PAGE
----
The other day my patient Mr. T, was having his physical and I asked him about his health habits. I asked about his exercise, and he explained to me that he did aerobic exercise three days a week for 30 minutes, doing treadmill and cross-training and bicycling, and he said something to me that was very accurate and worth sharing: “I know I could do more, but I am exercising to make sure my heart can ‘take it’ if something were to happen. Perhaps it won’t prevent me from having a heart attack, but it’s enough to help me get extra flow to my heart so that my heart will make it through.”
You know…. I 100% agree with Mr. T, and this is something I have found over the past 25 years of practice; that exercise keeps you in shape, helps prevent heart issues ‘to a degree’, but more importantly, makes your heart more capable of withstanding the stresses to your body under extreme health issues or in the event of a heart attack.
This is exemplified by the results I see on treadmill testing in the office. I still do the standard Bruce Protocol treadmill testing as I find it very predictive of a person’s heart-health. The old-fashioned treadmill test have been around since the late 60’s, and is often considered too ‘old-fashioned’ or not ‘sexy’ as a medical test, and thus it is overlooked. But, the treadmill is an excellent test for prognosing….predicting the future. A person’s performance on the treadmill has two facets: Diagnosis & Prognosis.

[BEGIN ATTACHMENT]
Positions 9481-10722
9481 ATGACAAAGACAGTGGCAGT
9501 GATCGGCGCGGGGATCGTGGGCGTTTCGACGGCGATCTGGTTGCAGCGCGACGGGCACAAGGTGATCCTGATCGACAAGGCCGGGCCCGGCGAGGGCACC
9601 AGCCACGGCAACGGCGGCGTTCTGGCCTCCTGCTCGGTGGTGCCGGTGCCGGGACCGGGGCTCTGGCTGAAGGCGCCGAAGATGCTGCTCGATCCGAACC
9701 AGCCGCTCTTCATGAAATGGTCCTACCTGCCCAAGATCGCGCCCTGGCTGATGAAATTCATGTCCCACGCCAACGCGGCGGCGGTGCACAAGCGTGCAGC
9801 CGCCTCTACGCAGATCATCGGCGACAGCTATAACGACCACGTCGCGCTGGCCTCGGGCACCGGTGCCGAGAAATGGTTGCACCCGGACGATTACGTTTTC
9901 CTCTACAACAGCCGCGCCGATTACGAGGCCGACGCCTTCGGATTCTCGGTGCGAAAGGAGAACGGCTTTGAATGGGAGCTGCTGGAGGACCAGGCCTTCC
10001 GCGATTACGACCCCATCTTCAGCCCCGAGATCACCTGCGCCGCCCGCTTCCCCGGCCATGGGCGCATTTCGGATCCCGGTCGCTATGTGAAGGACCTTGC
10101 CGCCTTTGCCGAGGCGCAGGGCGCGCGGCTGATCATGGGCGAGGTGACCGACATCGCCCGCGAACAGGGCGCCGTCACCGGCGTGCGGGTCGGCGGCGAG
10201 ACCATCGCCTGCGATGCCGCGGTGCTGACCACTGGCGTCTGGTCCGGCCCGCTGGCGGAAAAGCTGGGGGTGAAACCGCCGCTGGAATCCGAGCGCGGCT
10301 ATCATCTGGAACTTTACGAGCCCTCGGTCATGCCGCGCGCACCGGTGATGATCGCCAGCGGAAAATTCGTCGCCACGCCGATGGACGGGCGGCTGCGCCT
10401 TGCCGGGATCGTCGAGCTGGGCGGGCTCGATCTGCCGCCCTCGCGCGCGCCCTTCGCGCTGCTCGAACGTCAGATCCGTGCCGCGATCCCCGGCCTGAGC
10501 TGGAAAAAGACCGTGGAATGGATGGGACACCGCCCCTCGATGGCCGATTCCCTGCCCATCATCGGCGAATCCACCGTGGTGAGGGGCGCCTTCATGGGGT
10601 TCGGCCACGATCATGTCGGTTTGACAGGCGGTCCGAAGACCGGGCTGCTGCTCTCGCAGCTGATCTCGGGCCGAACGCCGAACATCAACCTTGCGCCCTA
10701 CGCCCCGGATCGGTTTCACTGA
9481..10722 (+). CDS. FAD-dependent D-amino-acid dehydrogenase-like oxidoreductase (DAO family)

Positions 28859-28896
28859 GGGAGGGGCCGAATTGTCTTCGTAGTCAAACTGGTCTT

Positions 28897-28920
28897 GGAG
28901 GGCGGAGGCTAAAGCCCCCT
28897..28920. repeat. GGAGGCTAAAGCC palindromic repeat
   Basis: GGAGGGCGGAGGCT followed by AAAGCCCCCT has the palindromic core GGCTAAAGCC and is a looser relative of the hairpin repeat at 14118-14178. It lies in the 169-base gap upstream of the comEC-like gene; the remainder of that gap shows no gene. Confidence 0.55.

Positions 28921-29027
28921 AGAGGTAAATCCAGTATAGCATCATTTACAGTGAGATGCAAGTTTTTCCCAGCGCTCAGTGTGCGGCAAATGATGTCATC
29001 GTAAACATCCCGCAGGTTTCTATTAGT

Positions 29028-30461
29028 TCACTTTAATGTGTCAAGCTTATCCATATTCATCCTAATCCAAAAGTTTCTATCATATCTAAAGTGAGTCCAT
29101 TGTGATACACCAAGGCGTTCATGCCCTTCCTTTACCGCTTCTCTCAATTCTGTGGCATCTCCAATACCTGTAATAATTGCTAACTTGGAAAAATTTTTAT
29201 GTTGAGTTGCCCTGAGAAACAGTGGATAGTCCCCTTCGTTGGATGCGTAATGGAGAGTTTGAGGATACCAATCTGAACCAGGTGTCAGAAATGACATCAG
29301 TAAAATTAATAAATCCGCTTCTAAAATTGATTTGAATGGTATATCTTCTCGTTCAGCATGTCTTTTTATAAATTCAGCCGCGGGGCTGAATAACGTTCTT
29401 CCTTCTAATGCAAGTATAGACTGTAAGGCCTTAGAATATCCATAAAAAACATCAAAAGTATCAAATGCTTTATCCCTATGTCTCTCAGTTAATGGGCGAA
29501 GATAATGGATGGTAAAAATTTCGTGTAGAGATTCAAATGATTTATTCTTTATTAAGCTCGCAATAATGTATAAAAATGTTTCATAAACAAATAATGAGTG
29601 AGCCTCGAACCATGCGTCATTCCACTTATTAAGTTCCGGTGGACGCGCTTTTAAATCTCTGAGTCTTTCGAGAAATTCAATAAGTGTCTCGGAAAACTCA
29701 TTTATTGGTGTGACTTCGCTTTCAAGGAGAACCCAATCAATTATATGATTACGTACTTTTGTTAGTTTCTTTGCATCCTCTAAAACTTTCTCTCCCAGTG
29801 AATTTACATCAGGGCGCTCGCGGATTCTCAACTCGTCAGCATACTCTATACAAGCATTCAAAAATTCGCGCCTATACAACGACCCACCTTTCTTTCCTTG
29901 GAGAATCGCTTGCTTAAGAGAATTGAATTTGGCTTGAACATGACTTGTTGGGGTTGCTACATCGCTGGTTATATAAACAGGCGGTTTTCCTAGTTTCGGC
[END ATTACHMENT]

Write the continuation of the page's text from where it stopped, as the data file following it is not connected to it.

Diagnosis: The diagnostic side of the treadmill is good, but imperfect. Based on the changes in the blood pressure, heart rate, and EKG (electrical tracing) we can see that the heart is healthy or that there are issues with blood flow in one of the coronary arteries (one of the three major arteries to the heart muscle). Sometimes the tracing changes are very specific and very diagnostic, but this type of test is not as accurate as say a Nuclear Stress Test done by the cardiologist, which uses both the treadmill portion to look exercise capacity and at the heart function and imaging based on blood flow of radioactive tracer dye in the heart. That said, it is much simpler and much less expensive.
Prognosis: The prognostic side of the treadmill is it’s strong suit. Based on comparing data of the patient’s specific performance with millions of others who did the same test protocol, one can generally predict their longevity based on the heart’s capacity, heart rate response to exercise and to recovery. I’ve performed thousands of treadmill tests and have seen that exercise capacity has a direct correlation with patient survival through stressful events, even survival in the setting of the rare heart attack occurring despite reassuring diagnostic features of a treadmill test.
So, although exercise is not a perfect preventive approach to one’s health, it ranks as #1 on my list of the 8 Keys to health (See the entire list in my book: THE KEYS )
Do: Exercise at least 3 days per week
Do: Exercise for at least 30 minutes.
Do: Perform aerobic exercise (bike, run/treadmill, fast walk, swim, cross-train)
Do: Get you heart-rate up during exercise and get a ‘sweat’ going.